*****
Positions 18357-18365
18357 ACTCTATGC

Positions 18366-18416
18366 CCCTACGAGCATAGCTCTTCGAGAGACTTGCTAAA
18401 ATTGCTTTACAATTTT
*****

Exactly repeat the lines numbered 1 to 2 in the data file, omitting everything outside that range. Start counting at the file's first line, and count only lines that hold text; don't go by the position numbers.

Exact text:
Positions 18357-18365
18357 ACTCTATGC